Yes, you should definitely consult with an employment attorney. It sounds like you have a potential harassment case. However, this wouldn't be an appropriate forum to discuss the specific details of your case.
I would suggest that you consult with an attorney about your legal rights. You should do this either in person or on the phone and provide further details about exactly what this person has been doing and what has or hasn't been done about it. If it has gotten to the point that you don't feel you can work there anymore, you may be able to negotiate a severance agreement with the company. Feel free to call my office if you would like further information. 310-623-3771.
Nothing in this communication should be construed as creating an attorney client relationship. This is for informational purposes only. Attorney will take no action on your behalf unless and until a written retainer agreement is signed. There are strict time deadlines on filing claims and, as such, you are advised to consult with and retain an attorney immediately to file such claims timely or you will lose any right to recovery.
When you feel you are being harassed, the first step is to see what your employer's written policies are as to whom you are to report the harassment. There may be more than one person identified in the policy, so that you have an option other than the boss who is not investigating or taking remedial action. Whenever possible, you want to follow the company's guidelines for reporting such incidents.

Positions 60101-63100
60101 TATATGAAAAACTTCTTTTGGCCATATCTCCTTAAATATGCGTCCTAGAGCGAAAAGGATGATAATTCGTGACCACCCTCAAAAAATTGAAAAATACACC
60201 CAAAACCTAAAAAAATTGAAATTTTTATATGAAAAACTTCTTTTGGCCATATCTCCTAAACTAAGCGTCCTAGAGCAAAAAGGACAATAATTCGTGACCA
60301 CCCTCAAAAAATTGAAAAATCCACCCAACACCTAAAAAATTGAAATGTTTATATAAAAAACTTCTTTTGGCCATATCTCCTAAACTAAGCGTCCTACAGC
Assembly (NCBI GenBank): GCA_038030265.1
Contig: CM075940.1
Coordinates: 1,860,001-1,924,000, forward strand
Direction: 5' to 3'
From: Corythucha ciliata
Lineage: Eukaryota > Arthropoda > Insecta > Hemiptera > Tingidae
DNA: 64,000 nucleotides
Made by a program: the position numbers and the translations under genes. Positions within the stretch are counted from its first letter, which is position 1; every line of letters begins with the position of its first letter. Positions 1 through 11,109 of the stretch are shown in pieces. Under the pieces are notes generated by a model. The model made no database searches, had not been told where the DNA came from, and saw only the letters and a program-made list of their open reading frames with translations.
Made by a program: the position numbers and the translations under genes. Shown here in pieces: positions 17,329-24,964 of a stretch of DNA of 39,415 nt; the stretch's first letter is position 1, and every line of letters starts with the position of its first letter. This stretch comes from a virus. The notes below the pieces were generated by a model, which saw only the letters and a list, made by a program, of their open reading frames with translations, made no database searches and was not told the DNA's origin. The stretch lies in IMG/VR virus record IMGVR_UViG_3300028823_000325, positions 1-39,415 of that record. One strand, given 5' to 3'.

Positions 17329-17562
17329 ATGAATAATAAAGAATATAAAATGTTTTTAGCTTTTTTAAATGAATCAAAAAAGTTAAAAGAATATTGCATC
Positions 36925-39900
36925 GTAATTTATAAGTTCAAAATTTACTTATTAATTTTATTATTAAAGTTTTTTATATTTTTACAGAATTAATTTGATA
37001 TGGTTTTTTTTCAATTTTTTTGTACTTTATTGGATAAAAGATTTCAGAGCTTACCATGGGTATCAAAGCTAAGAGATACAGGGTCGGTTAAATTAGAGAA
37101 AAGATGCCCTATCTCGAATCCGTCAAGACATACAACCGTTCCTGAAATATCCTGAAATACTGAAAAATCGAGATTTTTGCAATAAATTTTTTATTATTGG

Failing that, the head of human resources is usually a safe bet. You need to get your complaint into the hands of someone with authority for these matters other than the person who appears not to have any intention of investigating because they are covering for a friend.
Your complaint should be in writing, and you should keep a copy of that writing. Otherwise, you run the risk that the person to whom you report the misconduct remembers your complaint differently or has amnesia that you made a complaint at all.
There are time deadlines for these types of claims and they are not lengthy ones. So if you intend to take legal action, you need to file a charge of discrimination with the Equal Employment Opportunity Commission ("EEOC") and/or your corresponding state agency as soon as possible. Before doing so I strongly encourage you to seek the advice of an attorney in your jurisdiction.
This response is merely a general discussion of an issue based on the information provided. It is not intended as legal advice and does not form an attorney-client relationship. You are encouraged to seek out an attorney of your choosing in your local jurisdiction, and to discuss your legal issue with that attorney.
Your boss had a duty to put a stop to your coworker’s inappropriate behavior. You must take action immediately. Contact an attorney to discuss your options.
Disclaimer: the above answer should not be considered, and does not constitute, legal advice. You should not rely on this answer because each case is fact specific and could be subject to different local, state, and federal laws. My response does not create an attorney-client relationship between us.
Maryam S. Karson, Esq.
Employment Law, Immigration Law, Civil Litigation & Appeals
The Karson Law Firm
4151 Middlefield Road
Palo Alto, CA 94303